Early installation of the central tower crane (TC2) was key to the project logistics, but access to this central location was limited by both the 1.2m width of the opening and the distance to the crane position from the remote power pack. The scheme required 8nr 508/450mm diameter piles up to 26m depth, with both compression, horizontal and tension loading, and 24nr king post piles to facilitate the 4.6m deep excavation. Piles were installed using our Hütte 203 restricted access piling rig. The king post wall was installed in 450mm diameter piles to 8m, fully reinforced with a 254x254x73kg/m UC spliced together in two sections.
The bearing piles were very highly loaded (1058kN max / -375kN min Combination 1 design action) which pushed the depth of the piles to the maximum that the Hütte 203 can achieve at this diameter, and the position of the powerpack required 50m long hydraulic hoses. Piles had a low cut-off level, requiring careful positioning of the 7B32 cage and a central tension bar. As lifting height was limited to a small excavator, the heavy king post piles had to be installed in 2 lengths, spliced together with a full-strength connection, and carefully positioned. Despite these challenges, the work was completed within the programme.
The scheme required 14nr 508/450mm diameter piles up to 26.2m depth, with both compression, horizontal and tension loading, and full-length 6B32 cage coupled together in short sections and a 5.4m long 203 x 203 x 86kg/m UC plunged in the top. Piles were installed using a Soilmec SM4 restricted access piling rig which was sized to access the corridors and available working space.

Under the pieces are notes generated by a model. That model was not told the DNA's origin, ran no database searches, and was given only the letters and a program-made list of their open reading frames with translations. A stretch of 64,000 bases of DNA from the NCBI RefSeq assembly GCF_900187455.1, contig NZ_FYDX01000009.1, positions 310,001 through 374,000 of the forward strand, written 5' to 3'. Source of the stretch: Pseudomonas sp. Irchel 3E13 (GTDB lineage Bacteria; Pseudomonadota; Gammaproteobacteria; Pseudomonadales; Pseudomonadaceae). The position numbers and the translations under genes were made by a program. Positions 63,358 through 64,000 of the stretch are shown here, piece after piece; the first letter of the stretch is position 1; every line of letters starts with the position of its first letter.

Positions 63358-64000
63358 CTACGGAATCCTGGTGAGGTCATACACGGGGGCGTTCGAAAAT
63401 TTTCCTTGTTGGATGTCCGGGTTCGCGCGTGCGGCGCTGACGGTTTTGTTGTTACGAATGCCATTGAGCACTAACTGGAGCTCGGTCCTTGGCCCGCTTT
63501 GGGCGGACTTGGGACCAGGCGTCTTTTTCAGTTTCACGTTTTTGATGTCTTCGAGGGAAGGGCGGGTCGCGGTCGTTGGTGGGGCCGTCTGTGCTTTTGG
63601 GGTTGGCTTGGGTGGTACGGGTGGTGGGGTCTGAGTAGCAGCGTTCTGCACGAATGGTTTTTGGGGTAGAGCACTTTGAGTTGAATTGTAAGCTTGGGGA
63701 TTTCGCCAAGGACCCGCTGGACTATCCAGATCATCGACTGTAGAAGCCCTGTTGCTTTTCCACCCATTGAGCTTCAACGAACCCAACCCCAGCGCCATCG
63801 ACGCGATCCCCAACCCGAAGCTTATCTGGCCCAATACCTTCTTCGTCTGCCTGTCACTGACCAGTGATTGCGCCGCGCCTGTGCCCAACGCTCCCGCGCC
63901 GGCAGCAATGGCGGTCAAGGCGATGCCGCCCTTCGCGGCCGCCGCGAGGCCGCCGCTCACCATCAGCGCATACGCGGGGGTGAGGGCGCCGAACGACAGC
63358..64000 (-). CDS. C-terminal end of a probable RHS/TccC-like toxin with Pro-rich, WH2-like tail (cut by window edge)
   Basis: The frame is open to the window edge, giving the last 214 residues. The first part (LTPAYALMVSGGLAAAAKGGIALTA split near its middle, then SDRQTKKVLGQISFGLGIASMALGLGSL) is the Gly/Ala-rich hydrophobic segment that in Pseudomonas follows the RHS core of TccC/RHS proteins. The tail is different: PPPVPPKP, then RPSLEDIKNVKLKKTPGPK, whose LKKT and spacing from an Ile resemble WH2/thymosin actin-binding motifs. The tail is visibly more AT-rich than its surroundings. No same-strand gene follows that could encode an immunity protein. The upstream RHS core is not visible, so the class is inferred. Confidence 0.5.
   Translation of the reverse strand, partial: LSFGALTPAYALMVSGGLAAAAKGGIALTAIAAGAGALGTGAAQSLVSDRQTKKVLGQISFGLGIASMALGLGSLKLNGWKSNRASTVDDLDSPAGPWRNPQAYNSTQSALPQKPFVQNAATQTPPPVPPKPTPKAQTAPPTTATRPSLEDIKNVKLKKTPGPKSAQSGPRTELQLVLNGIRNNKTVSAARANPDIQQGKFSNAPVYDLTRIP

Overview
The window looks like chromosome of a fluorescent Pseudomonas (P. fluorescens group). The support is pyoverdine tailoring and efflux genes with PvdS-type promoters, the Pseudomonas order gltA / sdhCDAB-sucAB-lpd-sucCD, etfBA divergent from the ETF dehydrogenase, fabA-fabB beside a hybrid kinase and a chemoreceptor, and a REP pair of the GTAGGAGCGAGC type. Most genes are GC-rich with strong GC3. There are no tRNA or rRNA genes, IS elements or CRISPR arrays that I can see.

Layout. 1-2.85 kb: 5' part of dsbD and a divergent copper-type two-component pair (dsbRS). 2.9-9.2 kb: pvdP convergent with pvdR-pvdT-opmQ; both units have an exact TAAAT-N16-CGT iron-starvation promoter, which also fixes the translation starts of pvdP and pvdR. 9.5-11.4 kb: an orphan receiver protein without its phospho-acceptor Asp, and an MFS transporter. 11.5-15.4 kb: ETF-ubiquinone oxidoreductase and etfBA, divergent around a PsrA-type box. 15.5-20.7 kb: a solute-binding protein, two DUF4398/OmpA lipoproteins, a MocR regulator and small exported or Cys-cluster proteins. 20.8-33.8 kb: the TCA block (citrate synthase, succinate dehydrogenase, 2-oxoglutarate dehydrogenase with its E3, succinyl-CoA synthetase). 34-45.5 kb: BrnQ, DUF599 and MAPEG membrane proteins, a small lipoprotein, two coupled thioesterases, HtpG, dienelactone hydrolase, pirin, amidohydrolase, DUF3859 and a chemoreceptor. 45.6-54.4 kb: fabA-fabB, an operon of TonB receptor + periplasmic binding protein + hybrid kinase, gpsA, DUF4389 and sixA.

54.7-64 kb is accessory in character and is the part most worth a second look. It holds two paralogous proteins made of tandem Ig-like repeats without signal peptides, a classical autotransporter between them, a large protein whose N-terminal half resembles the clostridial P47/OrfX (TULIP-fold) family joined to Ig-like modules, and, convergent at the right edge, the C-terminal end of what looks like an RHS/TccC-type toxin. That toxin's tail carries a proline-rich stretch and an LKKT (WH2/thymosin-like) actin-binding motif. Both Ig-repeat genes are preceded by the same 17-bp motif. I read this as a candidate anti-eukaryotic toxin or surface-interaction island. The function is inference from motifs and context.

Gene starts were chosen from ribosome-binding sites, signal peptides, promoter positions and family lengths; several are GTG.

The bearing piles were highly loaded (687kN max / -280kN min Combination 1 design action) and had to be designed from a low formation level, as the area beneath the stirs was being excavated to a depth of 17m. Reinforcement had to be provided in short sections and man-handled through the building before being lifted into place and lowered down the pile with a 2t hoist. Access and working space were minimal, with the piles being installed in narrow corridors and doorways, and working access needed to be considered and provided for each discreet pile position by making local modifications to the existing structure.
The following images show the waterproofing strategy within the basement levels of Cambridge House, providing water tightness to the structural elements of the scheme including deep-level basements, walls, podium levels and other subterranean structures with the intent to protect against groundwater intrusion.
Guidance and direction have been sought from the waterproofing specialist MacLennan Waterproofing alongside BS 8102 (2009), the code of practice for the protection of below-ground structures.
Other technical aspects of the project involve acoustic isolation of the structure, Thames Water diversions, UKPN sub-station construction, pavement light consideration, flood defence measures, and significant alteration to existing structures including temporary works.
Concrete Society Awards